Wednesday, February 24, 2010

Writing Novels with the Apple iPad? Am I Insane?

Generally speaking, I'm constantly short on cash and must save up over a long period of time for my toys. So I find myself in a quandary. My daughter heads off to college with my MacBook in April (as I promised her), but my savings account isn't quite MacBook Pro/Air ready yet. What to do?

iPad Option TwoApple, sensing my need, released the iPad upon the world. The clouds parted. The tech was slick. It was only $499. I was set. Or was I? Had I found my solution, or was I just on another ADHD fueled hunt again?

I use my MacBook for reading news, researching my novel, reading news, blogging, writing my novel, and reading news. I also manage my network & files with it, as well as download an obscene amount of TV content from all over the world. The iPad can easily let me read news, research, and with a VNC app, it can even let me manage my files remotely from my Mac mini, but can I write a book on it? I asked myself that very question weeks ago.

The first problem I conceived was the input method. Even before I saw the iPad or knew what it would be called, I was holding cardboard rectangles of various rumored dimensions and imagining how I'd weld the thing. I even tried to type on the replicas and found the wobbling was going to be a problem. Then hands on reports started to come forward.

On January 28th, John Gruber over at said:

The on-screen iPad keyboard is not bad at all, for what it is, but it’s exactly what you think — it’s for pecking not typing. If you want to do actual writing, you’re going to want a hardware keyboard.

The next day Engadget added more to the conversation:

Typing on the iPad can be a little difficult. Holding it in your lap is fairly easy, but as you can see in our video up above, when it's flat on its back on a table, it tends to move around a bit given that it's curved. If you're holding the device in portrait mode, it's possible (though not that easy) to type with your thumbs, but you're more likely to be hunting and pecking with a single hand (unless you have some large paws). Luckily, when it comes to holding it, Apple provides that large bezel around the side, so you're not actually touching the screen when you're gripping it.

Other people were puzzling over this as I was. Some even created mock-ups of proposed improvements, like Dan Provost and his excellent Typing on the iPad article on January 31st:

In this case the iPhone style keyboard doesn’t scale very gracefully. It sits in an unfortunately middle ground: way too cramped to type with both hands, but too large to be able to comfortably “thumb type”.

Dan proposed splitting the iPad keyboard in half to make the thumb reach easier.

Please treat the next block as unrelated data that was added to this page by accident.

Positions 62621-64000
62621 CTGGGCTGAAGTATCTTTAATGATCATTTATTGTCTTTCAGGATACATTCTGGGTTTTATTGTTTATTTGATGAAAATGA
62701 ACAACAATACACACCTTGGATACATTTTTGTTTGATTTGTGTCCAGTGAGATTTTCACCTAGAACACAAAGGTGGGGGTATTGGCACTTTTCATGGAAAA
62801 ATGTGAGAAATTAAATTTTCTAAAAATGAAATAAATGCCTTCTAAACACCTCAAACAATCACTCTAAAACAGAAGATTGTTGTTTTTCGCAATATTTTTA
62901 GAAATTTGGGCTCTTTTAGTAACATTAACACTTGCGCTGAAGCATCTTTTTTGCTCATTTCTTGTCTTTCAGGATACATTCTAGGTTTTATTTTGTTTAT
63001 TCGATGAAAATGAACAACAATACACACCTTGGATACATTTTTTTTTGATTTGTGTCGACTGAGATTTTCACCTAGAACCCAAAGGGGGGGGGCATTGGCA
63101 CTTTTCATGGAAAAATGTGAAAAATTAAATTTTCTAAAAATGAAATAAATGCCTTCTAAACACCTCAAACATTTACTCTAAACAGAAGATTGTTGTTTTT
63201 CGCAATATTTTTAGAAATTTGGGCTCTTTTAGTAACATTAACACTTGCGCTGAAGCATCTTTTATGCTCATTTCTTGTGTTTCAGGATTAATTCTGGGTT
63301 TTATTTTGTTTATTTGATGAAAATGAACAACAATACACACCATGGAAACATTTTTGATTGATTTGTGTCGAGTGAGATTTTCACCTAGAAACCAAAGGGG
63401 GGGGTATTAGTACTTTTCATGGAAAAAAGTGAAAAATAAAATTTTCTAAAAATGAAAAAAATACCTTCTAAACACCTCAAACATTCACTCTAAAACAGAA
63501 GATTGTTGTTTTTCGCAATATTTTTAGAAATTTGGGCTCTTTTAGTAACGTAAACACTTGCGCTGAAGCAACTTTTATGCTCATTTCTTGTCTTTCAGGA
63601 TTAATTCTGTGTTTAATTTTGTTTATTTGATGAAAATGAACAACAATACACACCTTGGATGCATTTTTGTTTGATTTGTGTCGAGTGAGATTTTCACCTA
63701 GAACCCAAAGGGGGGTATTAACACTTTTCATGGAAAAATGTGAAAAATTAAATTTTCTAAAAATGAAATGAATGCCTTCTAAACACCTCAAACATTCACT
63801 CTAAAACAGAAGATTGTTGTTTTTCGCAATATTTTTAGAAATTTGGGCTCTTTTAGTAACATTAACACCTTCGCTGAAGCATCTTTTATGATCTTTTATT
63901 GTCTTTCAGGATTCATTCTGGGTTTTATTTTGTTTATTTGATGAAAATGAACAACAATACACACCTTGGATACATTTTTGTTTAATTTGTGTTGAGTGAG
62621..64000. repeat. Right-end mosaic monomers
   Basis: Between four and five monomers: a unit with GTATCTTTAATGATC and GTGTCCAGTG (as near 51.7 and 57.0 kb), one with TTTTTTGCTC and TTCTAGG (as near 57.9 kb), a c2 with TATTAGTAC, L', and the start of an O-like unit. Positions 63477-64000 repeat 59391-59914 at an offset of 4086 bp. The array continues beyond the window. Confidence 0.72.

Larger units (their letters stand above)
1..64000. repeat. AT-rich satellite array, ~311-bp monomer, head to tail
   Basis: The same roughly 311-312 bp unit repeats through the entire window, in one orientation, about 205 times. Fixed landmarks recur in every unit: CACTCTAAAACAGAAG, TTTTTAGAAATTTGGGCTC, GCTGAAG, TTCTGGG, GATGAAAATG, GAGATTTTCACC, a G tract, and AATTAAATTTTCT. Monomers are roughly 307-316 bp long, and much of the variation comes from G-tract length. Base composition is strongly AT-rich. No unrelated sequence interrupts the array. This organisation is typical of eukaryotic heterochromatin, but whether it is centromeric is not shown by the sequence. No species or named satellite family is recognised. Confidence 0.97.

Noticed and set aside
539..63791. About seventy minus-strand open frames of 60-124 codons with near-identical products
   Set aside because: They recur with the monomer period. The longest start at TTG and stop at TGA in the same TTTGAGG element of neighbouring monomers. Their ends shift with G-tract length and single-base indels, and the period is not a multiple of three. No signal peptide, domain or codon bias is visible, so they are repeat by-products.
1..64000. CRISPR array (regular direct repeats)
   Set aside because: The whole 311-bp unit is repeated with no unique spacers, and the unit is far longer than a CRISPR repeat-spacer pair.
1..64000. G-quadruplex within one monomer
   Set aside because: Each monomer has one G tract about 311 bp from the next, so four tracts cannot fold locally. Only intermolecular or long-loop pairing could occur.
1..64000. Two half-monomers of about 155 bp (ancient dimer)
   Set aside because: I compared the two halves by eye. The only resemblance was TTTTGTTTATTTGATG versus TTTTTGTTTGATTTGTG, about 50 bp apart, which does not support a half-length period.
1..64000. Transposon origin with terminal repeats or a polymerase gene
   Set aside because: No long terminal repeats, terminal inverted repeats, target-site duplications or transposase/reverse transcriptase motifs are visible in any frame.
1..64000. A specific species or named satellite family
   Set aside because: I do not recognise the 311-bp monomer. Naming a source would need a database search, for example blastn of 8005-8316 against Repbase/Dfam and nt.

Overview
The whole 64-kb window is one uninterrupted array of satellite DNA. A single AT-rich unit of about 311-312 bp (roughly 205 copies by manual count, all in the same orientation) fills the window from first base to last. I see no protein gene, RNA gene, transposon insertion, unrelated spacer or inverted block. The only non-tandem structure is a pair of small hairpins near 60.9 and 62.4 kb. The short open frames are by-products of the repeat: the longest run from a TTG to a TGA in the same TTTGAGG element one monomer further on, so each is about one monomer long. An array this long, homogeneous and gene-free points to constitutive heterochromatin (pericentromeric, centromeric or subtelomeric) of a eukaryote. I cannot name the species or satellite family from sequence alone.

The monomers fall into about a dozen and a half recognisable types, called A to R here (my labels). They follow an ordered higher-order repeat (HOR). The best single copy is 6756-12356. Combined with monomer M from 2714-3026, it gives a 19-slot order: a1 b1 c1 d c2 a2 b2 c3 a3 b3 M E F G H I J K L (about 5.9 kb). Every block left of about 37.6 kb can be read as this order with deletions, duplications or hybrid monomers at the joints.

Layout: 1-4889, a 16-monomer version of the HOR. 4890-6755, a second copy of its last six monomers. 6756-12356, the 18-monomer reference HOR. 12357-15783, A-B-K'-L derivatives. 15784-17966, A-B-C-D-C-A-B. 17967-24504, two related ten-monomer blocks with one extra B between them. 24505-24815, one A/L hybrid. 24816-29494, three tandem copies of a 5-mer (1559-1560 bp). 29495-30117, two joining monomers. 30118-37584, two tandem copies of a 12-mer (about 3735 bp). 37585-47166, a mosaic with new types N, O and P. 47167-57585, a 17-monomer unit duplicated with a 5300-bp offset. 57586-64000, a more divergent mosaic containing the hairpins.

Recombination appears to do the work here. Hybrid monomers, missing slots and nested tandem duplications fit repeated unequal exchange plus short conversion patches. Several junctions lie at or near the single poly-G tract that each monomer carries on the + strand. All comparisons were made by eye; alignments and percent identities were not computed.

Lastly, on February 2nd Andy Ihnatko's thorough review in the Sun-Times explored the virtual keyboard on an iPad as well as the keyboard dock:

The iPad has soft keyboards available in both landscape and portrait modes. I tried typing on it in landscape mode, where the keyboard is almost full-sized. I have to say that it’s more touch-tappable than touch-typeable. Typing at my normal speed was ... unproductive. But if I slowed down, I could type very fast using both hands. It’s fine for writing emails, but probably poor for writing an essay or a column. Nonetheless I’m certain that I could do a whole 800-word column on the virtual keyboard without suffering too much…

One disappointment: the keyboard dock doesn’t fold flat for travel. I suspect that on-the-go iPad users will want to give it a miss and either buy the Bluetooth keyboard, or wait for an enterprising third party to design a more travel-studly option.

iPad Option OneAlthough I hadn't physically used an iPad, my concerns were being corroborated by those who had. Clearly, the only way to effectively type on the iPad was to purchase the keyboard dock, or at least the easel-ready iPad case.

The other aspect to consider was the available software. Apple has their word processor/desktop publisher, Pages, but I am used to using MarsEdit for blogging and CopyWrite for my novel. They're more than word processors. They organize and archive. I'd have to create a separate document on the iPad and import it into the other apps every day just to keep them in sync. There could be formatting issues, sync conflicts, viruses uploaded by Jeff Goldblum, and no end of headaches.

I then contacted the makers of these apps. Only Red Sweater, the makers of MarsEdit, replied. They have plans to port over to the iPhone, and now the iPad. In fact, it is a certainty. They just need to make the time. Not likely by launch, in my opinion.

So there you have it. The complete state of typing on the iPad without ever typing on one. As things stand now, I might be making a mistake to purchase an iPad as my replacement productivity machine. With all that's going wrong in my head, why make life harder for myself?

Then again, what is more disruptive? A less than perfect solution in the iPad, or no laptop computer at all?